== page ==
183 F.2d 57
FREMONT CAKE & MEAL CO.
WILSON & CO., Inc.
United States Court of Appeals Eighth Circuit.
June 27, 1950.
Maxwell V. Beghtol, Lincoln, Neb. (J. Lee Rankin, Lincoln, Neb., on the brief), for appellant.
Yale C. Holland, Omaha, Neb. (J. A. C. Kennedy, G. L. Delacy, Omaha, Neb., and Louis R. Simpson, Chicago, Ill., on the brief, for appellee.
Before GARDNER, Chief Judge, and THOMAS and COLLETT, Circuit Judges.
GARDNER, Chief Judge.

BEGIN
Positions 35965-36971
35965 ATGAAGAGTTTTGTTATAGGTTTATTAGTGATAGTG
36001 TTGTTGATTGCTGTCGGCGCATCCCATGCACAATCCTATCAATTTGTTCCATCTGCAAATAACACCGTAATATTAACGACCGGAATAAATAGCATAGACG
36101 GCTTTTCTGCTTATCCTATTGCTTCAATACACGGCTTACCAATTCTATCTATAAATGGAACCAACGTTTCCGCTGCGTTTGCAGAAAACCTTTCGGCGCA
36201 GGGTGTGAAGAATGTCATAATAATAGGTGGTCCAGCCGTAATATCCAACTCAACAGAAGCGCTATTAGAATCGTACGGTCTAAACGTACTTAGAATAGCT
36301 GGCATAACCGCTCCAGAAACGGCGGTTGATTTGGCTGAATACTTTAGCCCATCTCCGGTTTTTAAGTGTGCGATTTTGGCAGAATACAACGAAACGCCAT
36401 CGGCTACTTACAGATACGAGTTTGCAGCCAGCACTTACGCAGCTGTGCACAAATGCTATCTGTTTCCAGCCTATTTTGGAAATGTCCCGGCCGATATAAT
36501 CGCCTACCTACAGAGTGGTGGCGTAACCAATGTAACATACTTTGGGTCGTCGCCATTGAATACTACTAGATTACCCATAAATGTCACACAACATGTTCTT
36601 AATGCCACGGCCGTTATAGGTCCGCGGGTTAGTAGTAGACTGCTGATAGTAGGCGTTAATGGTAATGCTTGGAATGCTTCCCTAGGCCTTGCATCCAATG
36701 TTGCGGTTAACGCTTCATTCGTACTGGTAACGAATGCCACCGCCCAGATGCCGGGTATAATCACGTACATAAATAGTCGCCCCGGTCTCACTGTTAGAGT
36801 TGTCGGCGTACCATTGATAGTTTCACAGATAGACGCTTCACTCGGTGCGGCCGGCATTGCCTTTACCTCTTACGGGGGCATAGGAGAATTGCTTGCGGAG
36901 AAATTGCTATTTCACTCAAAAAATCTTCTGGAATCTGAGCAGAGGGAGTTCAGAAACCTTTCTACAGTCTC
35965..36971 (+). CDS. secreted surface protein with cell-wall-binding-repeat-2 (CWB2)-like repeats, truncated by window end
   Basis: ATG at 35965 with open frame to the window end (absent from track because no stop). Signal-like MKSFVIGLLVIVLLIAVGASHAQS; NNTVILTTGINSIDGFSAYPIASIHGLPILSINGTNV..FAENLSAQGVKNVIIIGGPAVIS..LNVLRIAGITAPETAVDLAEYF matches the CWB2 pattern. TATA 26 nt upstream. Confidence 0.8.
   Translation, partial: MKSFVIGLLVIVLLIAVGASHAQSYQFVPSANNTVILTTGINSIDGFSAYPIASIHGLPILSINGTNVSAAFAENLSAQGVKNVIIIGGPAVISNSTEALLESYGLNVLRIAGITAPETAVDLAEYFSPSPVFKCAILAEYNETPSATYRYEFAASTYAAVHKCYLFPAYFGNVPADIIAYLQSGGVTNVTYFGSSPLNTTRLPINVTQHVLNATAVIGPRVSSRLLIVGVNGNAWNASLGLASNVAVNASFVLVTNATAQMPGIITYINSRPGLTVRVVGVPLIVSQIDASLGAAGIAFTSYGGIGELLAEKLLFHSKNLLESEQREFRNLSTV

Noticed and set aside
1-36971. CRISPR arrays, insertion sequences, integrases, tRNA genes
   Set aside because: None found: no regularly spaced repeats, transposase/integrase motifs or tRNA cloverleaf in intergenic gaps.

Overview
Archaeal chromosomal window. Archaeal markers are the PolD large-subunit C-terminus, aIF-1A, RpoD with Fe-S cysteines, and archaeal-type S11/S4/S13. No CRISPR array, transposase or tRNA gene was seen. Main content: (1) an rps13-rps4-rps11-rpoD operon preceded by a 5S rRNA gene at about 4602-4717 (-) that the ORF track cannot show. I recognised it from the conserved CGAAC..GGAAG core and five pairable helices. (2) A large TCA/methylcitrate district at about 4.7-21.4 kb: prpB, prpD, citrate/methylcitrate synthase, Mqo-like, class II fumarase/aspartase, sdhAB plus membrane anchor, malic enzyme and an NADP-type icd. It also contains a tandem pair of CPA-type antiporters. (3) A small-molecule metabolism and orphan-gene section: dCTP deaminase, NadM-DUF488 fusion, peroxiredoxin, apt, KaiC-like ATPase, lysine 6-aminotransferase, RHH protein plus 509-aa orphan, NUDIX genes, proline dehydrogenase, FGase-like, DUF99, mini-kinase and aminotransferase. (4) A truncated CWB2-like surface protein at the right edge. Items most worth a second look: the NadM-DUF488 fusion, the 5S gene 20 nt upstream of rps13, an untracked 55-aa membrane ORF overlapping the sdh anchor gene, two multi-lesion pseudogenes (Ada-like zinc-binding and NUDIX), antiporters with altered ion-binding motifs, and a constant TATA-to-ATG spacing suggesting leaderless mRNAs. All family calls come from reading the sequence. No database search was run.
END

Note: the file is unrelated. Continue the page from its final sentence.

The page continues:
This was an action brought by appellant against appellee by which appellant sought to compel arbitration of an alleged controversy arising under a contract between the parties to this suit concerning the delivery of six cars of soybean oil. It was alleged in the complaint (omitting much evidentiary matter) that plaintiff and defendant entered into a written contract for the delivery by plaintiff to defendant of thirty-six tank cars of crude soybean oil from October, 1945, through September, 1946, at prices and conditions set forth in the contract; that the contract provided that all controversies arising thereunder should be settled by arbitration in accordance with the rules of the American Arbitration Association and that judgment on the award might be entered in the highest court of the forum, State or Federal, having jurisdiction; that in September, 1946, six tank cars of crude soybean oil were undelivered and by agreement between the parties time of delivery was extended until October and November, 1946; that the contract concerned interstate commerce, involving commerce among the states; that plaintiff failed to deliver the six tank cars; that notwithstanding the fact that the contract provided for arbitration, defendant, on July 11, 1947, filed suit in the United States Court for the District of Nebraska, asking damages in the sum of $43,000, without having submitted its complaint to arbitration; that in that action so brought by Wilson & Company, Fremont Cake & Meal Company filed an application asking the court to stay the trial until arbitration could be had in accordance with the United States Arbitration Act, Section 3, 9 U.S.C.A. § 3; that this motion was sustained; that on July 19, 1948, no answer yet having been filed, Wilson & Company dismissed the action then pending without prejudice and thereafter, on October 29, 1948, brought an action against Fremont Cake & Meal Company in the District Court of Dodge County, Nebraska, on the same cause of action as that brought in the United States District Court; that on November 19, 1948, Fremont Cake & Meal Company filed motion to vacate the order of dismissal of the action brought in the Federal Court but the said motion was denied; that on March 30, 1949, Fremont Cake & Meal Company filed a motion in the United States District Court again asking that further proceedings be stayed, which motion was denied. The complaint prayed for an order requiring arbitration proceedings between the parties as provided for in the contract, in the Federal Arbitration Act, 9 U.S.C.A. § 1 et seq., and under the rules of the National Soybean Processors Association.